“You don’t seem fazed by this,” I ventured.
“It was the book you gave me, From Peking to Paris….you know, about the car rally? It shifted my perspective. It’s all about the process - and the satisfaction of being on the road.”

60 miles later, the tow truck deposited us at home, along with our RV. Despite being jostled and delayed, the adventure of road travel was still upon us. Later, looking through our library’s collection for more books about road travel, I realized something about the lure of the road trip: it’s a modern day quest.Characters move through a variety of settings and discover things about themselves. Time changes: stretching a little to allow full absorption of the setting. Just when things are getting mellow, fate jumps in to twist the plot. Where you go and how you get there becomes less important than the essence of the road trip: enjoying the process.

Road Trip themed book titles
(available in the Chandramohan Library):

Travels with Charley: In Search of America
"...a one-man, one-dog account of the expedition in which he recaptures his familiarity with America. He set out with some misgiving, not sure his health would stand up to the 10,000-mile journey he envisioned; as he traveled, the years sloughed off him, and the eager, sensuous pages in which he writes about what he found and whom he encountered frame a picture of our human nature in the twentieth century which will not soon be surpassed."*
            Steinbeck, John
Call #: 917.9
Rules of the Road
[A trip to save a shoe store helps Jenna Find her fit.]
            Bauer, Joan.
An Abundance of Katherines
[what’s the formula for not getting dumped?]
Green, John
On the Road
[Sal and Dean’s classic road trip across America]
            Kerouac, Jack
13 Little Blue Envelopes
[Ginny’s Aunt sends her on a scavenger hunt across Europe.]
Johnson, Maureen.

Excellent article on how 3 road trips transformed American culture: the Highwaymen-a group of artists who took their art on the road and circumvented the racially exclusionary nature of the gallery world; the story of Alice Huyler Ramsey who took a drive across the country in 1909, contrary to the popular belief that women shouldn’t drive; and John Muir’s 1,000 mile trek and communion with nature. Available in the library [“How the Road Trip Shaped America.” Mental Floss: July/August 2013].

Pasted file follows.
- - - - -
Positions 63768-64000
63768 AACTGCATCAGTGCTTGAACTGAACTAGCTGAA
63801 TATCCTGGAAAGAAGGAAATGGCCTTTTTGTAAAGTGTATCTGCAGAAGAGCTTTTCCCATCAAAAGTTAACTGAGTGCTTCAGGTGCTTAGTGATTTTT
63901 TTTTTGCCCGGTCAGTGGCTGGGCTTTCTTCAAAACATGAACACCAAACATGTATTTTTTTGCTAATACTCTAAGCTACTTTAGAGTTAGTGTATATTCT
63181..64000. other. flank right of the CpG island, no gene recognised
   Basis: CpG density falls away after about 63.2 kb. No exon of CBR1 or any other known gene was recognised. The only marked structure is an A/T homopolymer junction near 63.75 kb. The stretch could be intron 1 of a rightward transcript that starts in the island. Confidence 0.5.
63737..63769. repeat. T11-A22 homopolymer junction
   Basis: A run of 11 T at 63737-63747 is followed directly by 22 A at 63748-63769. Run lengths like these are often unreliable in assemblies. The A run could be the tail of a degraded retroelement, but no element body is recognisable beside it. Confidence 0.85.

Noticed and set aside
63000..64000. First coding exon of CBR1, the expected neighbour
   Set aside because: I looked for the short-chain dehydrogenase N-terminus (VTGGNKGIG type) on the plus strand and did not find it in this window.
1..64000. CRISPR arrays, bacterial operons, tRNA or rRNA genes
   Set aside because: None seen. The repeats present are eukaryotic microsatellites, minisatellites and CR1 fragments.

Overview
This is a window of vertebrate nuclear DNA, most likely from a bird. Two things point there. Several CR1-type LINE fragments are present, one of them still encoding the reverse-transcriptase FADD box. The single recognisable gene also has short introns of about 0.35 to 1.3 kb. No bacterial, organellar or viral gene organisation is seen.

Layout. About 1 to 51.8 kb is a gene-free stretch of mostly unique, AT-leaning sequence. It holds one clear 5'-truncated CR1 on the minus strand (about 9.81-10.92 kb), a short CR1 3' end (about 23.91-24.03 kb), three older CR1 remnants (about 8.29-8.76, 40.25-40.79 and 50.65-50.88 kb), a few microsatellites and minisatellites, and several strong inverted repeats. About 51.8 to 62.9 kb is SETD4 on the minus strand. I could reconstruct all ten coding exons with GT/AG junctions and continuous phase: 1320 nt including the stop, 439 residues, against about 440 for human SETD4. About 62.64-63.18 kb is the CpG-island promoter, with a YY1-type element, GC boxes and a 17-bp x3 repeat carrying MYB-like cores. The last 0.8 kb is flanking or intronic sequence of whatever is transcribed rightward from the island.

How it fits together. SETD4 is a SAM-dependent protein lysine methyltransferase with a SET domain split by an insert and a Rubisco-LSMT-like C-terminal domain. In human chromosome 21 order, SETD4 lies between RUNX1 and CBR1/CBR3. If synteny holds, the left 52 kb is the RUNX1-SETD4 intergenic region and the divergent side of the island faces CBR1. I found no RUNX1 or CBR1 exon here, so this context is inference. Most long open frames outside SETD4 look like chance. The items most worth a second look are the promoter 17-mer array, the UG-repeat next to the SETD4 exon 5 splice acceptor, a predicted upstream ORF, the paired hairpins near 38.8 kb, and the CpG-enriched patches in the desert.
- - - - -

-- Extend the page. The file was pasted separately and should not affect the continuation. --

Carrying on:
Other titles not in the Prep library:
Peking to Paris: Life and Love on a Short Drive Around Half the World.
            Bennett, Dina.
I See by My Outfit:Cross-country by Scooter, An Adventure.
            Beagle, Peter.

*from a 1962 review in The Atlantic.

Mrs. Eldridge

Thursday, September 5, 2013

Life-changing list

This is a follow-up to my last post about what I was reading over the summer.  I read some wonderful books!  Not all of them were on my original list; my book group added a couple titles I wouldn’t normally think of reading, and I found one or two on my stack at home and another on my Kindle that I picked up.  *Best Read of the Summer*, The Book Thief, which is on my top-ten-of-all-time list. 
Amazon image
The writing is exquisite, the characters are unforgettable, and the concept of having Death as the narrator is genius.  If you’ve not read this book, do yourself a favor and come check it out (or check it out at your local library.)  I was late getting on board with this title, and now I’m anxious to pick up I Am the Messenger, which I have heard from students, is also a great read.

As summer came to an end, my September issue of Real Simple magazine came in the mail.  The article that most intrigued me was called “The Life-Changing List.”  Authors from various disciplines and genres were asked which book was the one “that moved them most.” 
The 50 titles range from Alice in Wonderland to The Education of the Gardener to Without Feathers by Woody Allen.  It piqued my interest to see this mix of titles, some recommended by authors I know and love.  Now, I plan to add two more titles to my list of books to read during the year:  Dandelion Wine and The Benchley Roundup.  I really enjoyed Fahrenheit 451 in high school, and I actually met Ray Bradbury at a production of the play at the Fremont Centre Theatre in South Pasadena.  It never occurred to me that I might enjoy Dandelion Wine and no one had ever suggested I read it.  Author Susan Wiggs says about it, “The whole world is in this novel: fear and acceptance, joy and sorrow, the circle of life and the passing of the seasons, and the magic of everyday things.”  I picked up our library copy and determined it has seen better days.  A new copy has been ordered and I plan to be first at Prep to check it out!  Humorist Robert Benchley wrote one of my favorite quotes: “It took fifteen years for me to discover I had no talent for writing, but I couldn’t give it up because by then I was too famous.”  His essays were published in many publications, including The New Yorker, Vanity Fair, and Life, and he inspired many writers and comedians.  I enjoy reading humorous observations about life and the human condition.  We have two Robert Benchley titles in our collection, and I plan to start with one of those

What books have moved you?  We'd love to hear from you, either in the comments section, below, or in person.  If you're too shy, you can write us a note or send an email.  We are always open to suggestions from students, parents, teachers and alumni of great books we should add to our Prep library!

Mrs. Hodge